08 April 2011

Everything there is to talk about

Previously, on Ohayo an tSeapain, I emigrated to Japan. It was awesome, after some adjusting. Since then: I didn't recontract, I recontracted, March 11th earthquake, (previously planned) evacuation to Osaka, return to Shiz, I unrecontracted and now this...everything there is to talk about.

I thought about posting a blog entry after the disaster. It would have had the title 'Japan earthquake and tsunami March 11th'. It would have gotten a million hits, from people looking for legitimate, useful information, people like my family, wanting information because they knew someone in Japan. So there was no blog post. Instead I consumed media. I subsisted on a diet of NHK and BBC live news feed, YouTube videos captured by Japanese mobile phones, of tsunami waves churning infrastructure around, of the sea enveloping farmland up to 10km inland in Sendai, of the Japanese parliament as the earthquake struck. Actually, to be honest, I didn't look at most of that until later...what I focused on first was Fukushima Daiichi.

Ironically, although I felt the 3/11 tremors in Shizuoka, I didn't realise that such a large earthquake had occurred until almost 20 hours later. My Dad informed by phone from Ireland. Had I seen the news? No. What an incredible highlighting of one's vulnerability in a place where they don't speak the native language. Of course, I saw the initial TV broadcast at school but, not understanding the announcements or the text, I relied on translation. Unsurprisingly, the primary concern of the English teachers at that moment wasn't translating for me. When I finally grabbed one and asked what was going on I heard, 'There's been a small earthquake in Mie-Ken. There is no damage.' Satisfied, I went back to my work that afternoon. Later that day, I didn't bother to check online for information. After all, there'd been none available in English when I'd tried frantically Googling for it...because it was only a small earthquake...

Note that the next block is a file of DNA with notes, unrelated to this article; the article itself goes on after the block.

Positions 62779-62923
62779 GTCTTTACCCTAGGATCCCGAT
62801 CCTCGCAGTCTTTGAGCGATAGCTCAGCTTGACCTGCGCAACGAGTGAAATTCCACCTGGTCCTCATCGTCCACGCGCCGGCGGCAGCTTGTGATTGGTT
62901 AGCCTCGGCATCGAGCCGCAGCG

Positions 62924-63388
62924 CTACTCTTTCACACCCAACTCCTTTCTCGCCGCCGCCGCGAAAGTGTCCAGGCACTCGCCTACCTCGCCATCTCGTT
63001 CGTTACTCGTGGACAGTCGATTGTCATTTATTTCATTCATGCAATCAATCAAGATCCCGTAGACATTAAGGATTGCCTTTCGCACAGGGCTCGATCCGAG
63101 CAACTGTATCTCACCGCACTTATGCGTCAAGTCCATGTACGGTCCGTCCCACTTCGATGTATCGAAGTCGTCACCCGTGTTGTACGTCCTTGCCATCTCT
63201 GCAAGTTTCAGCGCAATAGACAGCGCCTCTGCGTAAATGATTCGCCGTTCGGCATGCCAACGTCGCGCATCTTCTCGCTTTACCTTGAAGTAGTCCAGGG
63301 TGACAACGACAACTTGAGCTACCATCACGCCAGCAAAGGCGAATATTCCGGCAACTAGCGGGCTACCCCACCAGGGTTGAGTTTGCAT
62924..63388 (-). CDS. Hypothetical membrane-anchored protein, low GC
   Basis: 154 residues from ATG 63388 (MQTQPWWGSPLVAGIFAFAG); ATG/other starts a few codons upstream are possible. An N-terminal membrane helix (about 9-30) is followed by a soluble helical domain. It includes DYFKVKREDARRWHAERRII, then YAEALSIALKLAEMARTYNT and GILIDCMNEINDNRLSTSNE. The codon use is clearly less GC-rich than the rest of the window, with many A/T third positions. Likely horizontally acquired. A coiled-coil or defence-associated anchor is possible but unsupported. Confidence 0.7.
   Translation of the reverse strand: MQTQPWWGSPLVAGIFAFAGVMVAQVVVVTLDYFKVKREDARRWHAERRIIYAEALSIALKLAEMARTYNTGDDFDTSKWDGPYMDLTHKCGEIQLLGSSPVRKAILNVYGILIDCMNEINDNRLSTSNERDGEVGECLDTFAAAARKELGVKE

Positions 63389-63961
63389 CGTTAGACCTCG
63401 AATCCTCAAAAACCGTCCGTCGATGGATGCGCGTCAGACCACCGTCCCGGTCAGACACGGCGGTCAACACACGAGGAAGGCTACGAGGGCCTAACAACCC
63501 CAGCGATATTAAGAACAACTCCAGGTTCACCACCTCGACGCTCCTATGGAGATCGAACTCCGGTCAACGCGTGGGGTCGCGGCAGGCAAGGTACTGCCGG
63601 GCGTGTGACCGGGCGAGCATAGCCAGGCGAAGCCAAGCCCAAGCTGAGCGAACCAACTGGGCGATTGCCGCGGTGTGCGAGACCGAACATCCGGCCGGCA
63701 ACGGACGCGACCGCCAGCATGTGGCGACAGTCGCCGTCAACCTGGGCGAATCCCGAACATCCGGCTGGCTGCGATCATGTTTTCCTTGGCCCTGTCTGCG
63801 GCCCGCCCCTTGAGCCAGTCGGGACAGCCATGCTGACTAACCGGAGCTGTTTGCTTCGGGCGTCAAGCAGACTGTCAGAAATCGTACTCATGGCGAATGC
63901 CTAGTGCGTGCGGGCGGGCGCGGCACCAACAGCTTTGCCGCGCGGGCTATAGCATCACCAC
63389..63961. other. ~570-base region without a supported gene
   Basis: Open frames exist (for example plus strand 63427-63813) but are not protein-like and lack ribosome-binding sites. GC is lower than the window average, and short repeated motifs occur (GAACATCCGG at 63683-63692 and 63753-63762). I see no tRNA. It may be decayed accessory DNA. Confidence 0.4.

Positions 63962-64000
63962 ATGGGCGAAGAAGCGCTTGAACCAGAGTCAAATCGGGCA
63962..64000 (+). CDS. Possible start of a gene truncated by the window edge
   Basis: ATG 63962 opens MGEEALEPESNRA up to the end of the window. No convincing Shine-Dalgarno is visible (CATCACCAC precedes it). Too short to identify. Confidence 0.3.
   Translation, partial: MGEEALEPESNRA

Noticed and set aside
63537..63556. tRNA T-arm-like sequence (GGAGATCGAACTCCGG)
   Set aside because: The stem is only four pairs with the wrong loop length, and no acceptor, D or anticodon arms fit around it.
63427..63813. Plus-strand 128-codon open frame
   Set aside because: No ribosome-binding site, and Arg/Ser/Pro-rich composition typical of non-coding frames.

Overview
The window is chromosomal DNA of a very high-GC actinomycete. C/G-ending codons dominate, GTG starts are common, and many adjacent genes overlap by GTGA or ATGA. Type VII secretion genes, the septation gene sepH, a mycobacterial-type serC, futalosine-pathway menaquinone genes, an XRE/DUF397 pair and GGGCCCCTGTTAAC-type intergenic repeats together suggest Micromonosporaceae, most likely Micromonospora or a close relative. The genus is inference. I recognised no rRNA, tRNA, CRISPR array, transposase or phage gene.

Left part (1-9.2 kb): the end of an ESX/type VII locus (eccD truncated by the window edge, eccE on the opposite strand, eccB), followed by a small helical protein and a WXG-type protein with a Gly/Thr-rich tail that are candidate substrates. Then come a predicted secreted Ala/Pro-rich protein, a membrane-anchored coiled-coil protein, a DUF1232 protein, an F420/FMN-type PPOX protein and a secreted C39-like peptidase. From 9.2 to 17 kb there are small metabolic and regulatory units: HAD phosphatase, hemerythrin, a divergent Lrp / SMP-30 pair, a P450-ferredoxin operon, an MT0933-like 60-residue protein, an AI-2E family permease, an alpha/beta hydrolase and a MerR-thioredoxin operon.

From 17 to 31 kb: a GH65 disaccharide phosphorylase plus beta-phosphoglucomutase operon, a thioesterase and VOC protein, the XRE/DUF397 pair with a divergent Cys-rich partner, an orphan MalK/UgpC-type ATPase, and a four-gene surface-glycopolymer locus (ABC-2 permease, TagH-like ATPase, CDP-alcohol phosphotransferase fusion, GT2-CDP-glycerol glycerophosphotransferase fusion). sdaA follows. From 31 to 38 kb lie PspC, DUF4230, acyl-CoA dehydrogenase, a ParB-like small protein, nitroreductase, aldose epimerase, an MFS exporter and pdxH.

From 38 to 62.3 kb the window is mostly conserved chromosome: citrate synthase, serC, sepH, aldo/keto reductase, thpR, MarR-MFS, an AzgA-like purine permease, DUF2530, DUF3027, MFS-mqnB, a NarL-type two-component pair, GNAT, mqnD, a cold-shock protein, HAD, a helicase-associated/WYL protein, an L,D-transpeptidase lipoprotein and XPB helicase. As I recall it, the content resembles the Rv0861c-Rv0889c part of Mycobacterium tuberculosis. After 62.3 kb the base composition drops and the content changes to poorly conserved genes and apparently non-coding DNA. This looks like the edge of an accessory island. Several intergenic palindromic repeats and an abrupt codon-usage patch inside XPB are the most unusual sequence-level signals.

Of course, I'm sure the teacher didn't intentionally mislead me. During the commotion, maybe NHK wasn't yet broadcasting the facts, maybe the teacher had heard incorrectly, or maybe it was me that misheard her. Whatever the reason I was amazed later that evening, to notice everyone in Fujieda train station crowded around the solitary TV above the turnstiles, staring. It was like some pseudo-realistic scene from a disaster movie. But still, it had only been a minor quake, hadn't it? The following morning, after the phone call from my Dad, I finally went online and realised the extent of it. I discovered that the map of Japan, still being unanimously broadcast by all TV channels, with the flashing red/orange/yellow along the coastline was a tsunami warning. You see, it's not just language but pure inexperience that cuts me off from news sources.

Two days on, 'out of dodge' in Osaka, the obsessive live news feed monitoring began. Going on a preplanned holiday, we met people on the train who were fleeing westward. They had IPhone4s with data...and checked the news constantly. Once in the Kansai region, our 'safe days' were numbered, or were they? In the end, we delayed returning for 3 days, booking a new hotel each day that we decided...no, not today, let's not go back today. Scarily, we had to move hotels each night because many were booked up, full of foreigners on the next flight out via Osaka airport. Should I also be leaving Japan?

It was hard to know, far away from and out of touch with Shiz. Certainly, the online debate I saw was polarized. The foreign media were blowing things out of proportion, freaking our friends and family out...or was the Japanese government and TEPCO with-holding information? There had been protests in Tokyo. Ultimately, we did a lot of research, and decided that while the nuclear situation wasn't stable, the scientific sources seemed to rule out the kind of mushroom-cloud shaped meltdown that constituted the West's 'worse than Chernobyl' worst fears. Shiz was safe, according to scientists. Worst case scenario and Shiz was still safe.